Morthem Vlade Art ‎– Photography In Things

Label:
Pandaimonium Records ‎– PAN 24
Format:
CD, Album
Country:
Released:
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Tracklist Hide Credits

1 Extension 5:13
2 My Ear At Night 3:45
3 Tireless Summer 4:10
4 The Slope
Synthesizer [Moog] – J-P Moron
4:58
5 Print IV 2:26
6 Rooms For Tourists 4:03
7 On The Bank
Drums – Harris (13)
4:35
8 Transcontinental 4:33
9 Echo 4:04
10 Traces
Violin – Stellaore's
3:48
11 A Dish Of Malicious Gossip 5:43
12 Against The Current 6:14

Companies, etc.

Credits

Notes

Recorded and mixed May to July 2002 at Doppelgänger & Institut LVS Studios, Paris.

Track 1 "Extension" contains sample from [the movie] "Solaris" by Andrei Tarkovsky, misspelled "Andreï Tarkovski" in booklet.

Released in clear jewel case with 2 sided back tray and 16 page booklet.
Tracks 5 "Print IV" and 11 "A Dish Of Malicious Gossip" are subtitled "(instrumental)" in the booklet tracklist.

Barcode and Other Identifiers

  • Barcode: 7 18751 52842 0
  • Matrix / Runout: STRE0301080
  • Rights Society (On CD label): GEMA
  • Rights Society (On booklet): SACEM
  • Label Code: LC 00894

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evaburin

evaburin

January 19, 2013

Once upon a time pop stars were grown in art school rather than fame academies, writes Stuart Moses. And while I don't know what Morthem Vlade Art's academic achievements are their precise, melancholy, electronic sound means they won't ever be mistaken for pop idols. It's a shame, because until the mid-80s you could be a quirky synthesiser pop genius, and it didn't matter how bleak your songs, you could still have chart success. Morthem Vlade Art are a band dislocated in time and can now only look forward to inhabiting the fringes of pop music, which is fine because things are always more interesting there. Photography In Things is best listened to alone, especially after dark.
My Ear At Night is the sound of Depeche Mode fronted by David Sylvian. The experimental electronics add to the mood rather than detract. On The Bank sounds like a more bleepy The Blue Nile, a band so unprolific that fans must be looking for a substitute this perfect. Elsewhere there are shades of Bowie and Talk Talk.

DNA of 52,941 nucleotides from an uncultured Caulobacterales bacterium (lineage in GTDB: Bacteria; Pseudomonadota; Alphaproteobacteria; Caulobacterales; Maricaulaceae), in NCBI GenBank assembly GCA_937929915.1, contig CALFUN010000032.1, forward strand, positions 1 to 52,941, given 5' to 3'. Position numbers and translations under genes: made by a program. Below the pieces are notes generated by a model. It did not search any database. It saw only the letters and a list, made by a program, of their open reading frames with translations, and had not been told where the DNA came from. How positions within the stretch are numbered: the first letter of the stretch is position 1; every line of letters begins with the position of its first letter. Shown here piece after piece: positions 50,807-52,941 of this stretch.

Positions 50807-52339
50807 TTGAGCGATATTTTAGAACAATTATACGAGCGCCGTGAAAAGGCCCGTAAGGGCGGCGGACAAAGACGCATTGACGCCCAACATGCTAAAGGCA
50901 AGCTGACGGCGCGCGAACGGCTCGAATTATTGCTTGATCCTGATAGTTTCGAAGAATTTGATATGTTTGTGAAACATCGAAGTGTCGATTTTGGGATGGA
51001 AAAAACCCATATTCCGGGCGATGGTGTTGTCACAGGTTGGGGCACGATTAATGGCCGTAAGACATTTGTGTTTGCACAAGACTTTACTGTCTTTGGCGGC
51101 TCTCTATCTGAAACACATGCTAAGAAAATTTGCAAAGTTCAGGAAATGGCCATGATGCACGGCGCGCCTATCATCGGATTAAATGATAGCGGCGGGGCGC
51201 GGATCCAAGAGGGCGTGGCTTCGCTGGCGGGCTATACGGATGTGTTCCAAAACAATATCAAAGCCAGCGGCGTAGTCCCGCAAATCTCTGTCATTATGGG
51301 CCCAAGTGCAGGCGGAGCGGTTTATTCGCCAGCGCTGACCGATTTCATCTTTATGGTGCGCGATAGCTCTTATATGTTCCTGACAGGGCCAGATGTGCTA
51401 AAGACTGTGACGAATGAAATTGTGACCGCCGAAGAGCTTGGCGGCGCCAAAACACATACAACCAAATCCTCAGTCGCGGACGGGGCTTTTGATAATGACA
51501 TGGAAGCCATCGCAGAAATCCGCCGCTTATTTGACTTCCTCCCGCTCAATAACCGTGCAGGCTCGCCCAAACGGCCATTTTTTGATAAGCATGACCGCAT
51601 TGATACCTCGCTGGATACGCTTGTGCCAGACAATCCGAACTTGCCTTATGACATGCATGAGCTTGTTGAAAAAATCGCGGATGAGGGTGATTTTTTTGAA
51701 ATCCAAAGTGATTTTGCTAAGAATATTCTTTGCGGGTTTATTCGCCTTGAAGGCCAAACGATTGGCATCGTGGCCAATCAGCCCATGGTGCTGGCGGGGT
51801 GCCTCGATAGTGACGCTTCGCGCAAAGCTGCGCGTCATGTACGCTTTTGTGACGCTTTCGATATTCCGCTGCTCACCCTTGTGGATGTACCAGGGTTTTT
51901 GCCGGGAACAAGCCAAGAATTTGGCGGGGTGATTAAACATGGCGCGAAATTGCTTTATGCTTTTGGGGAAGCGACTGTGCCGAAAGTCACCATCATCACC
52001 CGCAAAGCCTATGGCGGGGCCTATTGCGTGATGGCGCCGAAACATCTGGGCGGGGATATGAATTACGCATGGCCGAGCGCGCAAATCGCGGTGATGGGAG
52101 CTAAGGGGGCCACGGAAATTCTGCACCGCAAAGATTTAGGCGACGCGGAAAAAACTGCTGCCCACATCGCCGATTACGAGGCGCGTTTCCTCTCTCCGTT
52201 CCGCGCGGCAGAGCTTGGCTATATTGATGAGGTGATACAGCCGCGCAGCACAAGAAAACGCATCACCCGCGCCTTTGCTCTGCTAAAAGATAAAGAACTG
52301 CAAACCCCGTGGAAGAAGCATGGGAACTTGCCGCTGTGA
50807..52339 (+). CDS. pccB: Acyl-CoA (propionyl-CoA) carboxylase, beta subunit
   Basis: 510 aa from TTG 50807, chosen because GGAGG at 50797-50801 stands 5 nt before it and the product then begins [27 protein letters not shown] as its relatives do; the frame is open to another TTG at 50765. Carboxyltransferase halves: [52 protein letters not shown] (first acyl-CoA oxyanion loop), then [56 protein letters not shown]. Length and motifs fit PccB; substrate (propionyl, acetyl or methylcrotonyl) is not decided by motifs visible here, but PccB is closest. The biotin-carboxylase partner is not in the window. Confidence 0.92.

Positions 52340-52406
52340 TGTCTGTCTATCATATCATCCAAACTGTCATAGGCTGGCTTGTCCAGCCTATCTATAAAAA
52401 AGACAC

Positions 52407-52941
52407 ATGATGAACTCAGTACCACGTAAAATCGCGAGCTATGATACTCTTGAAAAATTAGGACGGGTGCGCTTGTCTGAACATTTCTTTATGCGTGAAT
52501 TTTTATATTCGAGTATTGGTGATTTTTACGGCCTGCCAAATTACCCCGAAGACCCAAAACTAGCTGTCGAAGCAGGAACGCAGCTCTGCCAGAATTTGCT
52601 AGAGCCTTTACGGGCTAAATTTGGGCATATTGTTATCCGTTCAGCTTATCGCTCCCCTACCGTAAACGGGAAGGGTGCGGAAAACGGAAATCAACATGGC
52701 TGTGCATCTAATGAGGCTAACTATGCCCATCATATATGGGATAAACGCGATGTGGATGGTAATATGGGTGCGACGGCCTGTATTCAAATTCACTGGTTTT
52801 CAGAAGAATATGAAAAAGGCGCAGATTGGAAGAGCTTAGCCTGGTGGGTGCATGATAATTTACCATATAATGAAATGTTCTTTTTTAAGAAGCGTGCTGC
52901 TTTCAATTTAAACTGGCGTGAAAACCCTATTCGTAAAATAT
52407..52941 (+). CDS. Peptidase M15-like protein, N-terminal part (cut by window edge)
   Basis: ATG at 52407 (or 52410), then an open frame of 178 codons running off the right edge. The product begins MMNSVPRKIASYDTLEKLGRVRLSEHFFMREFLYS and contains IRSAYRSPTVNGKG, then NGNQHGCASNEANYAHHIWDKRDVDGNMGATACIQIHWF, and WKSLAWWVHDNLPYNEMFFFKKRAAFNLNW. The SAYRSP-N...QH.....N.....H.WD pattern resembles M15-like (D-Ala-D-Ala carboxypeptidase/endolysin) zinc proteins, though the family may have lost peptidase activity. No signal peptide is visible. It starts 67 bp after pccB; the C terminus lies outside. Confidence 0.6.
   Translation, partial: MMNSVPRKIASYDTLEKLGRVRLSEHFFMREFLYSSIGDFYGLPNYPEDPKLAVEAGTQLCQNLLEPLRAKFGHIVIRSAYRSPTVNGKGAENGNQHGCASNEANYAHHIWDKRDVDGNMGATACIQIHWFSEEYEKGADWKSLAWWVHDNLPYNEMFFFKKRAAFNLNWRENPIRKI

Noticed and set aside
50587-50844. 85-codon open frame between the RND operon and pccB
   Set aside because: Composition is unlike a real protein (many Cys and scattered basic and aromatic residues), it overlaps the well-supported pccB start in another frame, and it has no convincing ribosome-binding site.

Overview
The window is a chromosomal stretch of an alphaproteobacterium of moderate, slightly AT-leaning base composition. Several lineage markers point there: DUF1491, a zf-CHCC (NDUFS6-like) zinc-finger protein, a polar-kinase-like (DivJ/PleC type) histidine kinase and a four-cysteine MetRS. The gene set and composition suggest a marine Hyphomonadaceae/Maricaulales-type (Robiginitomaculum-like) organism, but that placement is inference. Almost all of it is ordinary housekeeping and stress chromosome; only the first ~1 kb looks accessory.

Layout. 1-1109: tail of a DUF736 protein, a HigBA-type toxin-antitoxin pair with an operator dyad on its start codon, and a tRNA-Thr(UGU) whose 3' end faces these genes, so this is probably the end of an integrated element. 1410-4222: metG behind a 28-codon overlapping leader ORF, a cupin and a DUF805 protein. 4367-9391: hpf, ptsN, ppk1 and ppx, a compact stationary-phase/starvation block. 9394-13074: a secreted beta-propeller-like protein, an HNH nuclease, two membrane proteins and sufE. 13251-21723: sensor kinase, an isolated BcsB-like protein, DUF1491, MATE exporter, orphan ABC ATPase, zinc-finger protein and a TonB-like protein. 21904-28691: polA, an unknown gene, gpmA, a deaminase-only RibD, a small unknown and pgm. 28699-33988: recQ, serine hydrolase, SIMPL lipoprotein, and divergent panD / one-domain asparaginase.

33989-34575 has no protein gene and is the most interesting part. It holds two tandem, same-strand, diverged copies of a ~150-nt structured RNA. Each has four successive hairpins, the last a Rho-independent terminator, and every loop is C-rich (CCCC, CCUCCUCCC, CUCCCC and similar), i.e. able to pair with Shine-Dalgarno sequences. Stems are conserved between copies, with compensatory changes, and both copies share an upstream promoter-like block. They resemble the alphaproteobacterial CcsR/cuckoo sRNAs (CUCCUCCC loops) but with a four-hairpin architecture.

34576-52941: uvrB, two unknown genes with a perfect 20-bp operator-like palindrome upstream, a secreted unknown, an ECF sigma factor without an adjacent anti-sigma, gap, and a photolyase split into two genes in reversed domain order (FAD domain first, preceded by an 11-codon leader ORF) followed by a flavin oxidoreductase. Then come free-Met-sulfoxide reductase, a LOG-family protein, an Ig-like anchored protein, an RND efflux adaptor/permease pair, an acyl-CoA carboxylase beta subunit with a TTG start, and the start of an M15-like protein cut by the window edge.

This album may be firmly rooted in pre-1985 pop music, but it never sounds like an exercise in nostalgia. There's a school of thought that says that chart music lost its way around this time. Maybe Photography In Things is the first step on the way back.
THE GUARDIAN (UK) Five stars (out of 5)
evaburin

evaburin

January 19, 2013

Du sombre passé de Morthem Vlade Art, il reste bien peu de traces sur les ambiances de leur quatrième album. " Photography in things " confirme le virage opéré par " Antechamber ", à l'abordage de nouvelles tentations, au carrefour de textures inédites. Si les guitares ont disparu, les ossatures électroniques du duo français font un pas définitif vers l'essentiel. Le minimalisme est leur dernier privilège ; la voix trouble de Gregg Anthe s'y love, au cœur d'une tourmente qui ne dit pas son nom : les mécaniques déployées, au-delà de leur assurance, masquent à peine l'anxiété qui les ordonne. " Photography in things " est une brume : empreint de questions, d'inquiétudes aussi, le disque choisit la voie détournée. Il n'est plus de clameur ni de plainte à l'ordre du jour. Il faut puiser à la source, l'intérieur (" My ear at night "). Les choses s'emballent parfois, laissant le champ ouvert : " Rooms for tourists " pourrait presque entraîner les corps à la valdingue, mais l'apathie vocale réfrène encore les pulsions. Sur " On the bank ", la batterie insuffle temporairement la vibration corporelle, mais les lumières de l'esprit fonderont finalement leur propre vindicte.